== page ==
A quantum computer is a computing system that performs data operations by the physical phenomena of superposition, entanglement and interference.
Quantum computers produce data based on quantum properties, as opposed to digital computers which provide data encoded in bits. Large-scale quantum computers use integer factorization algorithms or quantum system simulation to resolve problems faster than any other classical computers.
A common demonstration of this is Simon's Algorithm - a mathematical problem devised by Daniel Simon which can be solved exponentially faster by a quantum computer than by a conventional computer.
The Launch of Google's Quantum Computer
In early 2009, Google announced its collaboration with Canadian company, D-Wave Systems, Inc and NASA to work on a project using a 512-quantum bit (qubit) D-Wave Two quantum computer with the objective of optimising solutions currently outside of the capabilities of conventional computers. In particular, Google hoped its $10 million investment to apply would fund research into the enhancement of human signal interpretation, whilst NASA’s interest was in the formation of a more comprehensive understanding of our universe.
Following this, in May 2013 the trio launched the Quantum Artificial Intelligence Lab that operates on machine learning, the process through which computing systems observe the information patterns to enhance their outputs. The first public update on the lab’s progress was made via a highly anticipated short film released at the Imagine Science Films Festival October that year. The video explained exactly what they understood quantum computing to be and the proposed applications of the installed D-Wave quantum computer.
Using Google’s Quantum Computer
As mentioned previously, Google’s foremost aim was in the advancement of human signal recognition. An example of such is the "wink detector" algorithm designed by Google as part of their wearable electronics project, Glass. The algorithm was intended to differentiate between involuntary and intentional winks, but proved to be very inaccurate. Google hope to develop a better version through their newly acquired quantum technology.
Other key areas where the power of Google’s quantum computer could be harnessed include the following:
- Jet aircraft designs
- Satellite systems
- Drug discovery
The D-Wave 2X model purchased by Google employed four 128s qubit chips giving a total of 512 qubits of algorithmic capacity. It was declared by D-wave that this computer was revolutionary due to the employment of quantum entanglement by their chips as well as superposition, a phenomena that enables the qubits to take on values of both 1 and 0 simultaneously, thus dramatically reducing processing time.
However, despite the clear support of Google’s investment, many scientists remained unconvinced by the computer’s supposed capabilities. Although research published in 2011 demonstrated that the chips were capable of quantum physics, D-wave had no evidence to suggest that these processes were being used correctly to result in the promised processing speeds. Furthermore, as highlighted by Scott Aaronson of the Massachusetts Institute of technology, the traditional computers used to compare the running times were not optimised to solve the specific algorithms as was the case for the D-Wave machine, leading to much speculation regarding the device’s claimed prowess.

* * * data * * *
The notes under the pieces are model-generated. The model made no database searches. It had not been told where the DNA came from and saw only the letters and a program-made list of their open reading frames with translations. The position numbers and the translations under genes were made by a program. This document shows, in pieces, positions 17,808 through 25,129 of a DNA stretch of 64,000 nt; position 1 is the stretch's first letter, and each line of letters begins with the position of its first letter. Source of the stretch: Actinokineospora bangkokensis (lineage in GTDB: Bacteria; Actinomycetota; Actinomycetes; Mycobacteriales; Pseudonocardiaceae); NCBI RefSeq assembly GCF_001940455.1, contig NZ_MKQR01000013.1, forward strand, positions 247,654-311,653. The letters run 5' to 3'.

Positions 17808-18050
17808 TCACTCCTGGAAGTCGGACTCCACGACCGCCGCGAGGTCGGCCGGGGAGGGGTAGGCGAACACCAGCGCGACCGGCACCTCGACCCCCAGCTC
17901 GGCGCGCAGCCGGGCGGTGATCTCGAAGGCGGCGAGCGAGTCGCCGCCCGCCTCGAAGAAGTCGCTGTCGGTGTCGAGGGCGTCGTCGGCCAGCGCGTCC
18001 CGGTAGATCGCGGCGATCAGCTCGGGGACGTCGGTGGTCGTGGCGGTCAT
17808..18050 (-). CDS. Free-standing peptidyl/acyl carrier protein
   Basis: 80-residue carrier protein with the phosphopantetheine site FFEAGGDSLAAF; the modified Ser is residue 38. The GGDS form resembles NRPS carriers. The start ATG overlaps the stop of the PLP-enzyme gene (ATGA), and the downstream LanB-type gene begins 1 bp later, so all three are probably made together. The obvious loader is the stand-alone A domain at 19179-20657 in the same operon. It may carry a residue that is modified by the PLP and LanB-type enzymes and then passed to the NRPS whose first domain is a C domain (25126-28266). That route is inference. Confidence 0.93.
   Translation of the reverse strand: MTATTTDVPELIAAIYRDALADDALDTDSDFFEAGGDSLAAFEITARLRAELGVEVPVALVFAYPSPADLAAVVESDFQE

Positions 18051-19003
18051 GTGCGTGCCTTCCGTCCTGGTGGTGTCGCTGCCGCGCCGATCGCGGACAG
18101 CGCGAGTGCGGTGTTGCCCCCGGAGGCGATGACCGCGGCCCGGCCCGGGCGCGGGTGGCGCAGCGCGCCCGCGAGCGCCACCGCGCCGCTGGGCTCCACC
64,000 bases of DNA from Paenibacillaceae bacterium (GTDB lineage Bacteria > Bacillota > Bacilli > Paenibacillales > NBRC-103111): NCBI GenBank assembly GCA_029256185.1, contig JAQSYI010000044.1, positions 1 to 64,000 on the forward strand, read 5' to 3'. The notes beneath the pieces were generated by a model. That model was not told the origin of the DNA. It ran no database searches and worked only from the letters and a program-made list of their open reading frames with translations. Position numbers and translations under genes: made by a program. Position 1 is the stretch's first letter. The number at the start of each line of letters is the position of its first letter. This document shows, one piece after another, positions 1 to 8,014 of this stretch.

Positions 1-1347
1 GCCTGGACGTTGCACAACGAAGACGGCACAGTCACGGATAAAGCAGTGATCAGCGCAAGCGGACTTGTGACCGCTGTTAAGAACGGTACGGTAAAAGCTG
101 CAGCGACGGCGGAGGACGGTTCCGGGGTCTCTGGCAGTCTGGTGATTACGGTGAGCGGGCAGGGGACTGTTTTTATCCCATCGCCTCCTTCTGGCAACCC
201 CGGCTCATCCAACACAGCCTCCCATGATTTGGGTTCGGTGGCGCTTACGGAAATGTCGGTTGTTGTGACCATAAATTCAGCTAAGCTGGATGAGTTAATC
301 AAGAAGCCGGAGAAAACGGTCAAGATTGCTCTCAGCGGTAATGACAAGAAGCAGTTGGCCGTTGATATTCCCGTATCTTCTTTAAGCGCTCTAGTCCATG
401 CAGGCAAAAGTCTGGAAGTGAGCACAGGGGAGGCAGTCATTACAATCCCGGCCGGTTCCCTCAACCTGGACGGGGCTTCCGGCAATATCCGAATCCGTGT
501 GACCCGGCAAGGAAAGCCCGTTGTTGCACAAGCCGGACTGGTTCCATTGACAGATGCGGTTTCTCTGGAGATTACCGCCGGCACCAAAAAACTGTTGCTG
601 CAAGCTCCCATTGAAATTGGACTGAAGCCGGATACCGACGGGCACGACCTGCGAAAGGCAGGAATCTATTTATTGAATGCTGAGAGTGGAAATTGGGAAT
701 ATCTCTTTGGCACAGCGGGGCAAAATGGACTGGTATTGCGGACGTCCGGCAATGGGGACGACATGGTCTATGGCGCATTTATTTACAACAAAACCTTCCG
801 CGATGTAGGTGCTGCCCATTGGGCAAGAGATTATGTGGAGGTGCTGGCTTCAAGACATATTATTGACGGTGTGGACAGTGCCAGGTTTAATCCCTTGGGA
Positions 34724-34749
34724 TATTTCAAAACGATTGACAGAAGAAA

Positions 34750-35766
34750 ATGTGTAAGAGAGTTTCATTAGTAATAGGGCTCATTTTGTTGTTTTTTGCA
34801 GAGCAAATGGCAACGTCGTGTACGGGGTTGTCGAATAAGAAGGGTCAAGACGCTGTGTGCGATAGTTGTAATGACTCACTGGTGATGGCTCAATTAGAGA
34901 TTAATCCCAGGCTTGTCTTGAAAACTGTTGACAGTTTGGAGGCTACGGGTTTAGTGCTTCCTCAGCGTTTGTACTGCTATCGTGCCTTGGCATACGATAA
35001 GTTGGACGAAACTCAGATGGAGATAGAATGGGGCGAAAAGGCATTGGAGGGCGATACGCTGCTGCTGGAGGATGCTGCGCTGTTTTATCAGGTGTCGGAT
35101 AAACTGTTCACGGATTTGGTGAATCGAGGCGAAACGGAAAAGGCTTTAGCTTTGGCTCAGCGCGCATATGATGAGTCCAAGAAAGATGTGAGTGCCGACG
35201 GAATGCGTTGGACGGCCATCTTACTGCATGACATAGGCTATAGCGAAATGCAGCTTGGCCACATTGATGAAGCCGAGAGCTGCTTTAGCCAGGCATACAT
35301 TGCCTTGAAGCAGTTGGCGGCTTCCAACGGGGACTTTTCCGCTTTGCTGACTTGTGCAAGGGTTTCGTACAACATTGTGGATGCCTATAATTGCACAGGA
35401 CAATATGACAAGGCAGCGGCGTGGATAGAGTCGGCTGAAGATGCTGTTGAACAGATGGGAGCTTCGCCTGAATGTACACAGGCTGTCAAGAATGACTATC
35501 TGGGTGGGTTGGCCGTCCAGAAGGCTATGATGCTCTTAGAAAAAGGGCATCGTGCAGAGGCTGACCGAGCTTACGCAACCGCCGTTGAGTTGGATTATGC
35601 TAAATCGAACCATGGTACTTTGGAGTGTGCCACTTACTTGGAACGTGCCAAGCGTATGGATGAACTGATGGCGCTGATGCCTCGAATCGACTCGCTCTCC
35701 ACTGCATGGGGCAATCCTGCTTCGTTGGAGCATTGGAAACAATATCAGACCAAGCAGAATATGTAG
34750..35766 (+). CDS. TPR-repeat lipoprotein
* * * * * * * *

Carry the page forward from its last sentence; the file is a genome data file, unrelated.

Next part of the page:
Google’s Quantum Breakthrough
In March this year, any doubts surrounding the rationale behind Google’s partnership with D-Wave were silenced by the unveiling of Bristlecone; the world’s largest quantum computer processor to date. Bristlecone boasts a 72 qubit gate-based superconducting system, breaking the previous 52 qubit record held by IBM. The impact of this achievement lies in the race to quantum supremacy, where supremacy is defined as the ability of a quantum computer to perform a calculation unable to be solved by conventional computers. As of yet, no quantum computer has succeeded in achieving this crucial feat due to the enormous power required to do so and therefore the dramatic increase in qubits of Bristlecone is seen as a significant step towards this goal.
However, power is not the only limiting factor, supremacy is also dependent on a sufficiently low error rate. Google predicts that the bench mark for this factor is a two-qubit error below 0.5%. The company’s previous 9 qubit processer achieved an optimum error rate of 0.6%, requiring a further enhancement of 0.1%. This decrease may seem small, but it poses a significant technical challenge due to the tendency of an increase in error rate with processing power. Hence, the focus of current research is devoted to retaining and further refining the accuracy of their lower power processer combined with the world-leading power of Bristlecone. Google have stated they are “cautiously confident” that this will be achievable and that the race to quantum supremacy will soon be won.
Conventional computers, including supercomputers, require substantial time to process large quantities of data. Scientists have now developed a computer that harnesses principles of quantum theory with the promise of performing calculations not only faster but also outside of current computers’ capability.
These quantum computers take advantage of processes such as quantum entanglement and quantum superposition to represent information in qubits.
With the evolution of Google’s quantum computer, the scientific world is on the edge of an era of quantum supremacy, the applications for which include the enhancement of human/computer interaction and the rapid encoding of extremely sensitive data. It is evident, that the future of computing lies with quantum computers.
Sources and Further Reading
This article was updated on 19th December, 2018.